How do I Analyze Thee? Let Me Count the Ways: Considering Empathy in Couple Relationships using Self and Partner Ratings
partner ratings, measurement, empathy
In this article we describe some of the benefits and challenges of using self ratings and ratings of the partner to measure empathy and similar terms in couple research. If both members of the dyad are assessed, there will be four measures of the same variable. How to use these 4 measures in research and clinical work is a central question in this paper. We demonstrate 3 different latent models that can be used to analyze these ratings based on different theoretical premises. Using empathy as the independent variable with a longitudinal sample of 275 couples, structural equation models are used to evaluate the strength of these models in predicting relationship satisfaction. The findings indicate that the model that is consistent with the social constructionist perspective that focuses on the perceptions within the same person is a good fit to the data. Other models that compare ratings between members of the dyad do not fit the data well. The results demonstrate that perceptions of empathy do have a significant influence on relationship satisfaction across time, especially for females. However, it is largely males' perceptions of empathy of the self and the partner that influence relationship satisfaction for females.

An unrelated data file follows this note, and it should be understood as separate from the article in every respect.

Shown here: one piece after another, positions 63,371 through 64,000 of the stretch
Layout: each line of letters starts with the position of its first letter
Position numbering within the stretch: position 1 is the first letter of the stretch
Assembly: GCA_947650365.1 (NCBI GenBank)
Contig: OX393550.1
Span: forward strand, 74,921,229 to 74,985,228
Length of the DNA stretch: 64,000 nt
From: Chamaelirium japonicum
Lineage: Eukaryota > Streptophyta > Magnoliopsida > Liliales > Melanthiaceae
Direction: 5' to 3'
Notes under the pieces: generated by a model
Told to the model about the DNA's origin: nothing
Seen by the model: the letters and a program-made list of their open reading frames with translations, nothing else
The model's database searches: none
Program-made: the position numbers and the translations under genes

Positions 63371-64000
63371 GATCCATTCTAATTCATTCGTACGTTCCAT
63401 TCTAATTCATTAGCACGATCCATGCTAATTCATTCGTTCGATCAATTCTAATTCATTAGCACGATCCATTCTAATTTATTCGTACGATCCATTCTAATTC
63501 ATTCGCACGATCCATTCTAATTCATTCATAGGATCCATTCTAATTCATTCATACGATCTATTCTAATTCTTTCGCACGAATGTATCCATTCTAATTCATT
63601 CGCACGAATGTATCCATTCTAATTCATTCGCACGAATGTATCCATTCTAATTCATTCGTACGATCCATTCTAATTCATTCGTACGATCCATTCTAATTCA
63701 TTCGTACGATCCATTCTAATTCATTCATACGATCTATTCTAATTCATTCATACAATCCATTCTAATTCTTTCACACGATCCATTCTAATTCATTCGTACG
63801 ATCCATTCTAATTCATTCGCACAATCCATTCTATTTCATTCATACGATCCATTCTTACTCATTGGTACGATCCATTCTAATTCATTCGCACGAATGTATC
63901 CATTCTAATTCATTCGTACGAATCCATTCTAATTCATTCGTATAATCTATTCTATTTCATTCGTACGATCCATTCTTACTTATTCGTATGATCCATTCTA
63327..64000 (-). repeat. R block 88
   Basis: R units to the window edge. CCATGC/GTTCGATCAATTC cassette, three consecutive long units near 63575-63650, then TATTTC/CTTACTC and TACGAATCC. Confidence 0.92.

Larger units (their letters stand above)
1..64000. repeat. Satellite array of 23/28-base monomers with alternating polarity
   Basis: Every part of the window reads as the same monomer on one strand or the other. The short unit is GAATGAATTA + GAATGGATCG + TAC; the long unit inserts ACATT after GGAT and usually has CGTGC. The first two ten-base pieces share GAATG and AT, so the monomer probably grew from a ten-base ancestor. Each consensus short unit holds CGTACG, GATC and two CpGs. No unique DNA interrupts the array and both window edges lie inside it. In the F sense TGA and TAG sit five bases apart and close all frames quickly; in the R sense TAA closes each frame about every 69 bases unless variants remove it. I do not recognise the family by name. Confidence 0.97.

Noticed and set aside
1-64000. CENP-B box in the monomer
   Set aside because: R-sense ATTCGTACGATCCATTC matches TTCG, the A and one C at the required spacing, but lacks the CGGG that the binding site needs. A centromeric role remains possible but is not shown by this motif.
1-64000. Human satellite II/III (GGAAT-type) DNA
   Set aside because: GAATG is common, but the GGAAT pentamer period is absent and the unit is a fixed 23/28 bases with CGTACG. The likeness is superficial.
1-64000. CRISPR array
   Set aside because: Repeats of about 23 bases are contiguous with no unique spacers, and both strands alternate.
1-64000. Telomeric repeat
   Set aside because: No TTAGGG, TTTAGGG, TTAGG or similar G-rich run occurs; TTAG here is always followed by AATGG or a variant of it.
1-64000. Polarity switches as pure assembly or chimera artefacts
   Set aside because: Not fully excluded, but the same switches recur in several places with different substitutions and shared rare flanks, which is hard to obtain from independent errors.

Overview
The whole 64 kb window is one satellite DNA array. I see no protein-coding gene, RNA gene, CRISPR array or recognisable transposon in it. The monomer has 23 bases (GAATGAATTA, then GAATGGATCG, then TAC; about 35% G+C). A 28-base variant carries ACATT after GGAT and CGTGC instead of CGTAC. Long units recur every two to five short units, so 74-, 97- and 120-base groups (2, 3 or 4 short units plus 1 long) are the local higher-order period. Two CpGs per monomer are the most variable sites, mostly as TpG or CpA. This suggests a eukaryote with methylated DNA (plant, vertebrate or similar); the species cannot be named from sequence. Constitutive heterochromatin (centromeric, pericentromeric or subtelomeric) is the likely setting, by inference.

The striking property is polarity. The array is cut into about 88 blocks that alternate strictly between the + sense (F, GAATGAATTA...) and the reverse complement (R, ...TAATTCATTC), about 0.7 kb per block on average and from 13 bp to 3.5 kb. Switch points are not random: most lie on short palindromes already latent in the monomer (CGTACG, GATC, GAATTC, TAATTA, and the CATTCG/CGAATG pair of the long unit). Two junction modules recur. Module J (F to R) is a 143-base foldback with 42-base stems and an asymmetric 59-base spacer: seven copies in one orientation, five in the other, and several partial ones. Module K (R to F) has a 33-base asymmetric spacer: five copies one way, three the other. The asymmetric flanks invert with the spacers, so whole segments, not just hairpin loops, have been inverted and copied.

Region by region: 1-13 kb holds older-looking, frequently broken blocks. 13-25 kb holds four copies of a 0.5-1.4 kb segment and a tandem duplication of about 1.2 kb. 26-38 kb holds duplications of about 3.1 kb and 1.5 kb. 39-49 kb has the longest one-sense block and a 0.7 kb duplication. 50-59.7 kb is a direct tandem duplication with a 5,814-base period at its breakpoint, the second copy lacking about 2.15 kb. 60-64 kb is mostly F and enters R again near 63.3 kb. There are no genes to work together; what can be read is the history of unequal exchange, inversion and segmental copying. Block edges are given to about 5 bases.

Original Publication Citation
Busby, D. M., & Gardner, B. C. (2008). How do I analyze thee? Let me count the ways: Considering empathy in couple relationships using self and partner ratings. Family Process, 47, 229-242.
BYU ScholarsArchive Citation
Busby, Dean M. and Gardner, Brandt C., "How do I Analyze Thee? Let Me Count the Ways: Considering Empathy in Couple Relationships using Self and Partner Ratings" (2008). Faculty Publications. 4604.
Family, Home, and Social Sciences
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